Louisa Enright's Blog

Mainely Tipping Points

Turkey Tracks: May Monday Morning

with 2 comments

May 14, 2020

Look at my beautiful cold frame lettuce. It’s still growing—as it has been so cool here in Maine this spring. But I gathered some lettuce—thinning the clumps to give some plants more room to grow—for my first cold-frame lettuce salad.

To remind, I set up this cold frame in the fall with new compost and seed and cover it for the winter. Left alone, it does its own thing when the longer daylight hours return. I’m still covering it most nights—remember that it SNOWED all day last Saturday, with no accumulation, but…

Here’s my first lettuce, rinsed and headed for the lettuce spinner.

I’m making a lunch salad, of course. And the protein will be one of the cube steaks I keep on hand. These steaks have a lot of flavor, defrost quickly, and cook in a very few minutes—just about two minutes a side, or less, in a hot cast iron frying pan.

Here’s my beautiful salad:

Lettuce from cold frame, sweet red pepper, roasted beets, cucumber, leftover asparagus, carrot, spring onion, red onion, apple, leftover forbidden black rice, cubed steak, olive oil, salt, and dried dill.

The daffodils this year have been glorious. I’ve planted so many now, each year choosing more and different varieties. Some of them are so frilly—they look almost like peonies.

I bring some inside to the kitchen window and so enjoy them there. Here’s the most recent selection.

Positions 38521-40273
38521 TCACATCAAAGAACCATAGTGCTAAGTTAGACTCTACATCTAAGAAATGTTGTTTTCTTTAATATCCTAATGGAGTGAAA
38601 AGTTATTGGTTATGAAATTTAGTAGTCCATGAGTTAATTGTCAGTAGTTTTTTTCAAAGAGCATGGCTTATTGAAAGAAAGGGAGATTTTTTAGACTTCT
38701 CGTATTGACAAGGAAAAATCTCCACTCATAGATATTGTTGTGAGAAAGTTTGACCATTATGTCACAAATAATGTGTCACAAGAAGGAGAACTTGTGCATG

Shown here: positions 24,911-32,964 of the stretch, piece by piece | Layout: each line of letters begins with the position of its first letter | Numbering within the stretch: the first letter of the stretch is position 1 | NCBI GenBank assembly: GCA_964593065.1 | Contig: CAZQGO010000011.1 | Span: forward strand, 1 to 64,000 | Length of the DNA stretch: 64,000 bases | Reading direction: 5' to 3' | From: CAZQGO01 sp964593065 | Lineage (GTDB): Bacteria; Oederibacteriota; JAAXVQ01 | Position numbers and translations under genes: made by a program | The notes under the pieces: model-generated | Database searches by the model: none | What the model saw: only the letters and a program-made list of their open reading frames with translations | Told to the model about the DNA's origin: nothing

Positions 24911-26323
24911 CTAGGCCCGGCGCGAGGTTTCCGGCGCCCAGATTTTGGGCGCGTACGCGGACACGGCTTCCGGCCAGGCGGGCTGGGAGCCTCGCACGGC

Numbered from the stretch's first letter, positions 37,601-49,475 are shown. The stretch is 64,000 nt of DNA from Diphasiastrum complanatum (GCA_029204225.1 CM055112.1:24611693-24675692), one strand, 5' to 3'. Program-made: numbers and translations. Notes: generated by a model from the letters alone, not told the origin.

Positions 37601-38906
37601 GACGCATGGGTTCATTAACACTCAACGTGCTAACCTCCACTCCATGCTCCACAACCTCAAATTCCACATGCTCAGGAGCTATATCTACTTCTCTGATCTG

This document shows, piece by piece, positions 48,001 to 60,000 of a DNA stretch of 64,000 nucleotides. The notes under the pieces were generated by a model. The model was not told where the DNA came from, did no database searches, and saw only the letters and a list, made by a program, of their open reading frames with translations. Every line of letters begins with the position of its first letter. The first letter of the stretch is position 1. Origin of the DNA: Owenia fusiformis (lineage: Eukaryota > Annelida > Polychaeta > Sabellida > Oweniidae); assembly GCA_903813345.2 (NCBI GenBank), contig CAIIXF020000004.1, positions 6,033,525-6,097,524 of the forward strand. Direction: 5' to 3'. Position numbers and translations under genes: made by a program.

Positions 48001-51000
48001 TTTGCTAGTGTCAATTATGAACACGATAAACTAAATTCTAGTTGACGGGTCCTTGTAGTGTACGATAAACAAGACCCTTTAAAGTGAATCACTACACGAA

Tom Jackson’s crew came and cut up the GIANT ash tree that fell over the stone wall property line last fall. It is a monster. I tried through the winter to donate the wood to anyone who would cut it and take it, but had no takers. It is just in a very difficult spot where getting the wood out would be way too hard.

There is a wetland below the stone wall and the tree, which would not allow for any equipment to come in that way.

I really need to get a picture of the daffodils in the little meadow this year. They are so beautiful and continue to naturalize over this area. They brighten the heart and soul, and I look forward to seeing them each year.

I finished hand quilting the big block Galactic wallhanging last night. I’ll trim and put on the binding/hanging sleeve/label today. And yesterday I finished the smaller block version—just two rounds. I love this block and could quite easily go down a rabbit hole with making the big block in a different palate. But I need to move on to the remaining three projects in The Color Collective, season 2, each of which look exciting to make.

And, today, which is THURSDAY already, is going to be much warmer. It is a bright, sunny day with little wind. I’m eager to get out into it.

Written by louisaenright

May 14, 2020 at 9:04 am

2 Responses

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  1. I started my Lettuce in February in the house, in a bright warm window….. It is no where as big as yours! we had a frost last week and this monday (ohio) so I’m glad I had not yet transplanted it today we are getting rain and warmer weather so it will be transplanted soon. Disappointed in growing it indoors. I don’t think it transplant that well

    Carolyn Sullivan

    May 14, 2020 at 10:47 am

    • Hi there. Thanks for reading my blog and commenting. It’s a beautiful sunny day this morning in Maine. I’ve had a lot of success for many years now with setting up the cold frame in the late fall and seeding it with the lettuce. The lid is just clear plastic as the original glass broke under heavy snow years ago. I weight down the hard plastic (not a tarp) with stones from the garden paths. It all works well, and I always get such a kick each spring when I see the lettuce sprouting green under the lid starting in late February/early March.

      louisaenright

      May 17, 2020 at 8:02 am


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